Citing Conference of Chief Justices’ Guidelines to State Courts, North Carolina Court Refuses to Compel Nonparty to Produce Deleted Emails from Backup Tapes

Bank of America Corp. v. SR Int’l Bus. Ins. Co., Ltd., 2006 WL 3093174, 2006 NCBC 15 (N.C. Super. Nov. 1, 2006)

In its introductory remarks, the court advised:

This opinion should be read in conjunction with the opinion in Analog Devices, Inc. v. Michalski, 2006 NCBC 14, (N.C.Super.Ct. Nov. 1, 2006), issued contemporaneously herewith. The decision in that case deals with production of inaccessible data in the context of a party-to-party dispute and provides greater detail concerning approaches used by various courts in e-discovery disputes. Both this opinion and the opinion in Analog should make it clear that: (1) the language of current North Carolina Rules of Civil Procedure 26 and 45 still control trial court decisions and work well, (2) each case is different and fact intensive, (3) there exist numerous factors which might come into play in the varying factual contexts of each case, and (4) trial courts should always be cognizant that e-discovery decisions, especially those involving inaccessible data, have the potential to be outcome determinative because of the costs involved.

In this opinion, the court denied defendants’ motion to compel Marsh, Inc. to retrieve and produce deleted emails from approximately 350 to 400 backup tapes. The court based its decision on the undue burden to Marsh, a nonparty, and the fact that defendants’ request was premature:

Defendants’ request that Marsh identify, restore, extract, convert, process, and search deleted e-mails from some eight authors and recipients contained on some 350 to 400 backup tapes amounts to a significant burden to place on a nonparty. Marsh is faced with not only these expenses but also the burden of having in-house counsel oversee the process and outside counsel conduct responsiveness and privilege review of the documents produced. Moreover, it is likely that Defendants already have in their possession the information that has been requested. During the relevant period, Marsh had a document retention policy in place that "required that a printed copy of every computer-generated document, including those forwarded to the client, and every substitute e-mail discussion (including those relating to instructions from and discussions with the client, underwriter, or brokering center regarding the insurance coverage or program) be maintained as part of the insurance placement file." Among the over 50,000 documents already produced by Marsh to Defendants was the insurance placement file containing printed copies of e-mail discussions that are the subject of Defendants’ request.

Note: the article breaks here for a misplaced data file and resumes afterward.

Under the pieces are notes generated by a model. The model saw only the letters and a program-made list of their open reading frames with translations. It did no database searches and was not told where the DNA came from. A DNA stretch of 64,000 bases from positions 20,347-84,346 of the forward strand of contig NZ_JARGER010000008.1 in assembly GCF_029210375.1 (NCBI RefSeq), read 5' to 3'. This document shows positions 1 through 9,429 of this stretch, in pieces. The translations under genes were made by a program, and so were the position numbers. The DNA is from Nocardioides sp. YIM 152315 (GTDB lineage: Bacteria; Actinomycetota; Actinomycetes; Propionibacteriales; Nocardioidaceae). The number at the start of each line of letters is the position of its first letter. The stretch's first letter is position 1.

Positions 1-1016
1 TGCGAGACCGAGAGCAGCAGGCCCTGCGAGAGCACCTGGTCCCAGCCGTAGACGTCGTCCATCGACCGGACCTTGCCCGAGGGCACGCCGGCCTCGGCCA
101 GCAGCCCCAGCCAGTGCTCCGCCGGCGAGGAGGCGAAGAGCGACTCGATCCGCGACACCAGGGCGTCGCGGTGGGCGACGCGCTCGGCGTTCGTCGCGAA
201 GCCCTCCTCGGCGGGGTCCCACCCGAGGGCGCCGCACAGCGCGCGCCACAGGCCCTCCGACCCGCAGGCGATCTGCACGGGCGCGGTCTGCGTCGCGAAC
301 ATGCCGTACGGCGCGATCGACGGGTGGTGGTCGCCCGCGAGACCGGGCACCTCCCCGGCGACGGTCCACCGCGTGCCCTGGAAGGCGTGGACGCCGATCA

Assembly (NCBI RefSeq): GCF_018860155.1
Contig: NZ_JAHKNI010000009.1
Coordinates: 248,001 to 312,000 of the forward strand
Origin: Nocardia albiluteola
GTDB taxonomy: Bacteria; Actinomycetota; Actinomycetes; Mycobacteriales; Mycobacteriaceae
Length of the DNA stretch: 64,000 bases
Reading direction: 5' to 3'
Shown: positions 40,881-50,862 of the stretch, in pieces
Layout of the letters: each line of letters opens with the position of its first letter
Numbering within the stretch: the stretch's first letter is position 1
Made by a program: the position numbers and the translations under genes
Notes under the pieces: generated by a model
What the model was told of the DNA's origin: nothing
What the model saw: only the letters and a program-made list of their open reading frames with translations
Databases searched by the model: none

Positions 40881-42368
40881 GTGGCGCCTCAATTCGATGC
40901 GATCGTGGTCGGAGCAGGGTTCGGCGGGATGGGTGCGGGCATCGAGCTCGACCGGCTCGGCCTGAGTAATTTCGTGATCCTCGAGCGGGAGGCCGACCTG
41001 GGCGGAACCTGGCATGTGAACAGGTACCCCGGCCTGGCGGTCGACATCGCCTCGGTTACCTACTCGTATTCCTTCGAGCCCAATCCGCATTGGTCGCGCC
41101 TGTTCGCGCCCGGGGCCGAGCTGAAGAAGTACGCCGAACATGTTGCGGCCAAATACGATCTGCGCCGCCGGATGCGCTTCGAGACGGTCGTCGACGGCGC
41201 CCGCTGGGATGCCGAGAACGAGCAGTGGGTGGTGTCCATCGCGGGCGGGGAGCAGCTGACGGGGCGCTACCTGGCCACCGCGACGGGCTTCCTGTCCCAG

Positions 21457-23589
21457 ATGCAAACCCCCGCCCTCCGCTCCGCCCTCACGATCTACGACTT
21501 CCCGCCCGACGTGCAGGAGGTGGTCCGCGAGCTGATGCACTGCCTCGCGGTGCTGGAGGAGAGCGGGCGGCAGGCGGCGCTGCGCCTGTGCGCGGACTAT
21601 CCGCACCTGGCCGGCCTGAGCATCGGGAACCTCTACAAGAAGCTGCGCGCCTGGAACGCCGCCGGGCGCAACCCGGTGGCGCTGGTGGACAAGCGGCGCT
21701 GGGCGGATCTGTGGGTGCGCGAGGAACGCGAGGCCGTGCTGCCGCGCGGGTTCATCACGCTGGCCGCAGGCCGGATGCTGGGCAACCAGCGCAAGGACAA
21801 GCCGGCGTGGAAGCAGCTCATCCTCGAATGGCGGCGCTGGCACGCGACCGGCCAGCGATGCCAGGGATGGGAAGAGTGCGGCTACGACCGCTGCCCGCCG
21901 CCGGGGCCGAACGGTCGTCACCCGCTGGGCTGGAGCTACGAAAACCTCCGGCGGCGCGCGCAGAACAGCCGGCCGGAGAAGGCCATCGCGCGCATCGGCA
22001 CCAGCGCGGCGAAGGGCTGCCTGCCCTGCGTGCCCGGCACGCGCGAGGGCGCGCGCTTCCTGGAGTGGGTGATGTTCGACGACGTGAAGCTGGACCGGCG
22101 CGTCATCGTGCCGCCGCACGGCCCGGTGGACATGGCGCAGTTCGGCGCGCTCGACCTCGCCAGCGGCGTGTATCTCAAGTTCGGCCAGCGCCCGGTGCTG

Defendants have expressed concern that Marsh would presumably have only printed those e-mails that were "important to its affairs, without regard to the claims and defenses involved in this case" and that Marsh was therefore not in a position at that time to assess which documents ought to be printed under its document retention policy. At the time of Defendants’ motion, however, those concerns were premature, as Defendants had not yet determined with any certainty whether the documents produced failed to contain any substantive e-mail discussions regarding the policies. Defendants’ motion also appears to be premature in light of Defendants’ assertion at oral argument that a certain amount of additional specificity could be provided as they learn more about Marsh’s responses and discussions with relation to the policies at issue.

Given the significant burden that Marsh would undertake in complying with Defendants’ request and in light of the fact that Defendants’ request is clearly premature, the Court has determined that Defendants’ motion to compel the production of deleted e-mails contained on Marsh’s backup tapes should be denied.

Where, as here, the request is not justified on the basis that there are specific documents not otherwise available but seeks to look at inaccessible e-mail history to see what is there, such a low level of marginal utility does not justify imposing a heavy burden on a nonparty.

The court further explained that its decision did not appear to be outcome determinative. “There has been no showing from the thousands of documents produced by Marsh that something is missing or that there is some critical communication between Marsh employees that will affect the outcome of this case. Nor has there been any showing that the information sought is not available from current or former Marsh employees at far less expense.” It further noted that the ability to pay was not an issue, since the parties and Marsh had the resources “to fund most searches for inaccessible data.“

The court went on to state that it had considered as significant facts in the case the following: (1) the size of the expense and the burden of production placed upon a nonparty, (2) the breadth of the information sought, (3) the availability of information from other sources, (4) the fact that the information sought was on inaccessible backup tapes, (5) the absence of any unwarranted or suspicious destruction of information, and (6) the low level of marginal utility shown at this stage of the proceedings. In addition, the court stated it had also considered all the factors set forth in the Guidelines adopted by the Conference of Chief Justices, and attached those Guidelines in their entirety to the decision.

A copy of the full opinion is available on the court’s website here.

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